Hello folks, and welcome to the debut edition of the Bloody Elbow
Ballbag Mailbag. My name is Tim Burke, and I set up a fanpost a few days ago so the community could pose questions to the BE staff. There were a lot of good questions in the first one, and only room to answer a few of them here, so I will be saving some from there until next week.
In this week's mailbag, we answer some inquiries about rule changes in MMA, the idea of a fighter's union, who a certain Russian guy might be fighting on New Year's Eve, and also give you a bit of an inside look at how BE works. So here we go.
If you could legalize any rule under the Unified Rules of MMA, which one would it be?
Tim Burke: It would absolutely be knees to the head of a grounded opponent. I don't understand why they're still illegal. Yes they can cause major damage, but so can a lot of other legal strikes in MMA. Letting fighters put down a hand or stay on one knee to avoid head strikes is ridiculous. Knees to the head would also add a new element of excitement to ground fighting.
In addition to that, the lack of knees to the head is one of the hardest things to explain to new fans. "Why can't he hit him?" "Uh, because has has three points on the ground." "So?" "......"
Is the Fighter's Union concept dead? If this Reebok thing didn't push them over the edge, I can't see anything that will make it happen.
Zane Simon: Speaking as a non-labor law expert... No, it shouldn't be dead. But I think a lot of it honestly might hinge on just how the class action lawsuit Zuffa is fighting and the FTC investigation goes. Essentially, while UFC contracts exist the way they do, there's not a ton fighters can make happen. But, we've already seen some teamster involvement and these big legal challenges that the UFC is fighting off could have a huge impact on the ability of fighters to start some sort of collective bargaining down the line. The idea of a fighters' union has always been a pipe dream, but I'd say it's less of a pipe dream now than it ever has been, even if it hasn't gained any momentum yet.
Is BE doing OK financially? I was a lurker when the site transitioned into the standard SBNation format and first became aware that their was a parent company to answer to. I remember other sites being cut from the lineup, I suppose for underperforming.
Kid Nate: BE is doing great. NBC just invested $200 million in our parent company, Vox Media, raising the value of Vox to $1 Billion. BE is one of the largest and most profitable sites on the network.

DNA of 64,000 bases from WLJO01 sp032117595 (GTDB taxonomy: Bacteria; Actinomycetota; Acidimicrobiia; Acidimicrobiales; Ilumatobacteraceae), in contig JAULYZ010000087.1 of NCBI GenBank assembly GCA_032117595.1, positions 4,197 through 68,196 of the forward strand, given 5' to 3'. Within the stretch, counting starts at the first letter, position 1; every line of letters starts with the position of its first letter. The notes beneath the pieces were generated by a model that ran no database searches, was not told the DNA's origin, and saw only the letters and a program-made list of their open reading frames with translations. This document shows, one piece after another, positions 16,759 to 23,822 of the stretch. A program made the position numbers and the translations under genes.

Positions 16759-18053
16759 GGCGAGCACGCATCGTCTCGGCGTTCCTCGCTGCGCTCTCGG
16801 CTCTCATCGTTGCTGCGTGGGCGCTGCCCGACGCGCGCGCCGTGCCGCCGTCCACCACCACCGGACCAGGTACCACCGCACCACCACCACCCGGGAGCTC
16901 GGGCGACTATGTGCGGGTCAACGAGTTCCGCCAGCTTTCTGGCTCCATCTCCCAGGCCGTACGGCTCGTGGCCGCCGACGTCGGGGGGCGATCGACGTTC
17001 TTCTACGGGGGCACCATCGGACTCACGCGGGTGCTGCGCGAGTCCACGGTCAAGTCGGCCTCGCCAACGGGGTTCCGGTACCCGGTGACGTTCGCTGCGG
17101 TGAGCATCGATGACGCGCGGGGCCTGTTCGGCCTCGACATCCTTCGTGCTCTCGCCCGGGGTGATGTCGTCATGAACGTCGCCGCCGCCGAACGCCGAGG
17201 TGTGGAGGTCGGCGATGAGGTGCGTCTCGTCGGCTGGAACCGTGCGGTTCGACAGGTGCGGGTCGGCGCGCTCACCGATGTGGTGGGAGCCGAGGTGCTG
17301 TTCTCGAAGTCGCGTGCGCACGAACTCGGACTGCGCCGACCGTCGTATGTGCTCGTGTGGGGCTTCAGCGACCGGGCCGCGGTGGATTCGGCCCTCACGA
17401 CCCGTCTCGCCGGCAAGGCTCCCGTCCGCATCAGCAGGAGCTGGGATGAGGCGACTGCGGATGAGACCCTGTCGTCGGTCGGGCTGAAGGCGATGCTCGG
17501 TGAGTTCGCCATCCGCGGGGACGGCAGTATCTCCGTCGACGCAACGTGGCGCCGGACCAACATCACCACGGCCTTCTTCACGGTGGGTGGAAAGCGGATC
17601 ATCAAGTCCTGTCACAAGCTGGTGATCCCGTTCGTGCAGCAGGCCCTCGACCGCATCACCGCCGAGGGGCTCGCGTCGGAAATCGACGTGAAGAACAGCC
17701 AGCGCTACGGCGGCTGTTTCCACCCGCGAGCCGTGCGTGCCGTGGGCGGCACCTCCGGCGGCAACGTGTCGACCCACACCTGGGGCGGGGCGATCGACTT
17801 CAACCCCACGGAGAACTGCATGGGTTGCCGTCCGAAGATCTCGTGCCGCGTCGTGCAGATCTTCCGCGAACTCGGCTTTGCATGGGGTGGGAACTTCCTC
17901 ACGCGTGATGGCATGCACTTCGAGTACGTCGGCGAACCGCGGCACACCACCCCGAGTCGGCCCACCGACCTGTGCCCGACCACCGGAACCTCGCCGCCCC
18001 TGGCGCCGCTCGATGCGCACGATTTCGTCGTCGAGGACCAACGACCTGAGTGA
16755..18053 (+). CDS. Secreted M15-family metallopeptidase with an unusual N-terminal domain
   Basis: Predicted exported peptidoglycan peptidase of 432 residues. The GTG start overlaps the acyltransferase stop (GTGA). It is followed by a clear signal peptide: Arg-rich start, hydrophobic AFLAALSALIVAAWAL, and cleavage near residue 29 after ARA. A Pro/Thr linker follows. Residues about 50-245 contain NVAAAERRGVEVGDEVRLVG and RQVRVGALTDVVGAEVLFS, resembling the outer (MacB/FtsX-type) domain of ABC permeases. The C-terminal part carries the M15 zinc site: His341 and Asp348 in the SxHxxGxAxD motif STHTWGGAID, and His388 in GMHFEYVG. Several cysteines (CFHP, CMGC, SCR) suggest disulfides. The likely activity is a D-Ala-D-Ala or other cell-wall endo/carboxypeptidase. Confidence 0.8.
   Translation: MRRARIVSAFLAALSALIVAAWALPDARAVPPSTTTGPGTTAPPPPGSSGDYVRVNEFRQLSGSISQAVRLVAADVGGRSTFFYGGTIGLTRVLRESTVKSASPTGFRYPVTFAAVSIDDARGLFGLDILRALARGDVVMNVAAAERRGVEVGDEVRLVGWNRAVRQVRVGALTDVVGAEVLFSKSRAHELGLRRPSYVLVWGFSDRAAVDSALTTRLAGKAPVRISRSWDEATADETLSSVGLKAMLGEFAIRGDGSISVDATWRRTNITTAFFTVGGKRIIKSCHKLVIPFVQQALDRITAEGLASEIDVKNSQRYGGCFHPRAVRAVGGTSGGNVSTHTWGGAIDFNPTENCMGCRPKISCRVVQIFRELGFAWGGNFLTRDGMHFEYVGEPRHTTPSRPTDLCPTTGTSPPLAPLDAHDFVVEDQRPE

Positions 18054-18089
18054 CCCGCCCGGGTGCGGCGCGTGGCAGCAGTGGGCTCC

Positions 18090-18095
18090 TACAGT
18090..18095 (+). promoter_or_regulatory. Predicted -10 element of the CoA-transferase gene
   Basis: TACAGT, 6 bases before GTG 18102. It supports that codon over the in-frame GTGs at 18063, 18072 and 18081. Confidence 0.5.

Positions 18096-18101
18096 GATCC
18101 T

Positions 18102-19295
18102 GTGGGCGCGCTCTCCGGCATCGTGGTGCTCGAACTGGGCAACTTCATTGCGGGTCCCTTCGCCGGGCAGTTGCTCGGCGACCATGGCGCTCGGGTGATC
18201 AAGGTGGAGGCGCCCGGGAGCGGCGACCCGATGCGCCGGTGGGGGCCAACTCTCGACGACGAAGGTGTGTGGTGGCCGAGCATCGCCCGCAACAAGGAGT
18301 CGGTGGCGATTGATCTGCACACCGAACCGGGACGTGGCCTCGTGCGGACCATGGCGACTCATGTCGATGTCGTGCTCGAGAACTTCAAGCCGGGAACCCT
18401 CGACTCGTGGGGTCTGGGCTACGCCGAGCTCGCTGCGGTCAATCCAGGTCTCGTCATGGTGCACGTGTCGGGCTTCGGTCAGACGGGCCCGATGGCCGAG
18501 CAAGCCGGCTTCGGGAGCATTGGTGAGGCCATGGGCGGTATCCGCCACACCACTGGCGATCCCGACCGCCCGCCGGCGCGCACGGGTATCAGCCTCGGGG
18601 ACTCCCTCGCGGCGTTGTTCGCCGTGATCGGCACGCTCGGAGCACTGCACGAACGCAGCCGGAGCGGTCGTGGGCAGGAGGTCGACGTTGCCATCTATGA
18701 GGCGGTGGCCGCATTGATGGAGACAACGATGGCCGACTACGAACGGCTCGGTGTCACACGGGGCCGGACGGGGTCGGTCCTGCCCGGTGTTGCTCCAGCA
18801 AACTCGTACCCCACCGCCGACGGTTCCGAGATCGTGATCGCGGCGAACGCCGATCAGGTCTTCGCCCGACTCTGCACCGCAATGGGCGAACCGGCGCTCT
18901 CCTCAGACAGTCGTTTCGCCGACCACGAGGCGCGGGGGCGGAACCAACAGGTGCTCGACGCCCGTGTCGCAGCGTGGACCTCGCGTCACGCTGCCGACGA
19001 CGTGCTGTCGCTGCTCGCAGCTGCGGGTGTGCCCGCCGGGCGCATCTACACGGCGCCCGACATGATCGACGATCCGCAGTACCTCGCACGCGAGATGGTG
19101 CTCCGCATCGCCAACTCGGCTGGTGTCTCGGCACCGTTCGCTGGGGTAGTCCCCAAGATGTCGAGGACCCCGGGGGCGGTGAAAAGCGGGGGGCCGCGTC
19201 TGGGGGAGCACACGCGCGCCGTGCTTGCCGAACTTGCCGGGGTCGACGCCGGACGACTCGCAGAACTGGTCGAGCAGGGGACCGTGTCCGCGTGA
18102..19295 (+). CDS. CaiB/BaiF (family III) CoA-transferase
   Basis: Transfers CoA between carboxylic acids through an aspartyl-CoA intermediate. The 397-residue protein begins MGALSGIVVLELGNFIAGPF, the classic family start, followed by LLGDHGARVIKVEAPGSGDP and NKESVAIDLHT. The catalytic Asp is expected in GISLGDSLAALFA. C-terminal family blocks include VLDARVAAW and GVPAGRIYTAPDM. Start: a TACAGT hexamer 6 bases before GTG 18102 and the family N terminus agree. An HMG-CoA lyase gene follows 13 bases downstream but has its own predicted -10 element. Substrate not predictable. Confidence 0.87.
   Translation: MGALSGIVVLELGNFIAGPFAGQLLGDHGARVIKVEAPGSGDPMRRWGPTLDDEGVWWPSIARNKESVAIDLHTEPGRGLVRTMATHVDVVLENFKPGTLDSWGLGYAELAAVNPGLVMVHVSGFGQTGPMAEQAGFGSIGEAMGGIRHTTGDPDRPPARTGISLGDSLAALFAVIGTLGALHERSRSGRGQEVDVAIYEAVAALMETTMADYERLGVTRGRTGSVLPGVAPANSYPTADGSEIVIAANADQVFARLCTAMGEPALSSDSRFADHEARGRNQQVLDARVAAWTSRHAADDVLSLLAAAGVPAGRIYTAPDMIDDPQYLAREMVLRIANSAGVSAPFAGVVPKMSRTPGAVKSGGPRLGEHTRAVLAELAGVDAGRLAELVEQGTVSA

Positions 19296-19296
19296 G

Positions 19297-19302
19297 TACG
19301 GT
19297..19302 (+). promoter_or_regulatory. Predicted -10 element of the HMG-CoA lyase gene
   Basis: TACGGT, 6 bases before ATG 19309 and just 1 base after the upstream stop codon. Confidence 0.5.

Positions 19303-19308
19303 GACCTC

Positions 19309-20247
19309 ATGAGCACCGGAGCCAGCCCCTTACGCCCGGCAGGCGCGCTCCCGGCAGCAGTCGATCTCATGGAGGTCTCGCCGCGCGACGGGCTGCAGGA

What metric is used to determine BE's success? Is it important to have logged-in members commenting, or getting likes on YouTube, or clicks on ads? I don't want you guys going anywhere so I'm willing to help if I know what works best.
Kid Nate: Web traffic, ad views and video views. Comments are great but not a key money metric.
If BE is doing fine, why does it seem like Eugene is always owed money? Or is this just a personal defect on his part?
Kid Nate: Eugene just likes to grouse about money. It's part of his schtick. We pay him every month on the 15th.
Is MMA in Canada dead? Winnipeg has had zero events this year, with nothing planned for the near future. Plus, the amount of Canadian fighters in the UFC have steadily declined over the last few years. Do we need another savior like GSP to get Canadians interested, or has that MMA wave come and gone?
Tim Burke: It's definitely trending downward. Losing Georges St-Pierre has been the biggest blow to the popularity of the sport in Canada for sure. But a lack of competent commissions has done major damage as well, which isn't something that gets reported a lot. For instance, the UFC had to deal with so many headaches trying to run Vancouver. The Ontario commission is completely inept (look at the recent Vitor Belfort articles for proof of that). And the Nova Scotia commission is issuing bizarre drug suspensions without telling anyone.
When you factor in the lack of ticket sales for the last few big events in Canada, the declining dollar, and the lack of draws other than Rory MacDonald, it's not surprising that the UFC stopped coming. Yes, another stellar Canadian draw that enters the mainstream is probably going to get some of that back if it ever happens. But it won't make the UFC go out of their way to come here any more than they have to. They've moved on, and I don't blame them.
Tim Burke: Yes sir. I have a full-time day job as an investigator. Basically I locate people for insurance companies, lawyers, and credit providers. I also do some travel writing in addition to covering MMA.
Zane Simon: I'm also a Space Ranger.
Karim Zidan: I'm still basically a writer. I cover other sports including tennis and golf.
If you were stuck on a deserted island and could only watch one UFC PPV on a loop forever and never shut off, which would it be and why?
Tim Burke: I'd probably just drown myself if I had to watch any MMA event on a loop forever. But I'm going to cheat and pick a non-UFC event. Pride Bushido 9 is my favorite MMA show of all time, so that's what I'd go with. The start of two tournaments, fourteen fights, nine finishes, and most of my favorite all-time fighters. The two best P4P fighters in the history of the sport, Takanori Gomi and Tatsuya Kawajiri, faced off in one of the most underrated bouts ever.
After writing all that out, I want to watch it again right now.
Who is Fedor Emelianenko fighting?
Tim Burke: There are two lines of thought for me on this. One is that he's the draw, and I don't think they want to put him in a competitive fight because they want to build on it. A guy like Derrick Mehmen would make sense there. The other is that they really want to sell tickets and put on a huge show. That could involve partnering with Antonio Inoki, so Fedor could possibly rematch Judo Olympic gold medalist Satoshi Ishii on the show.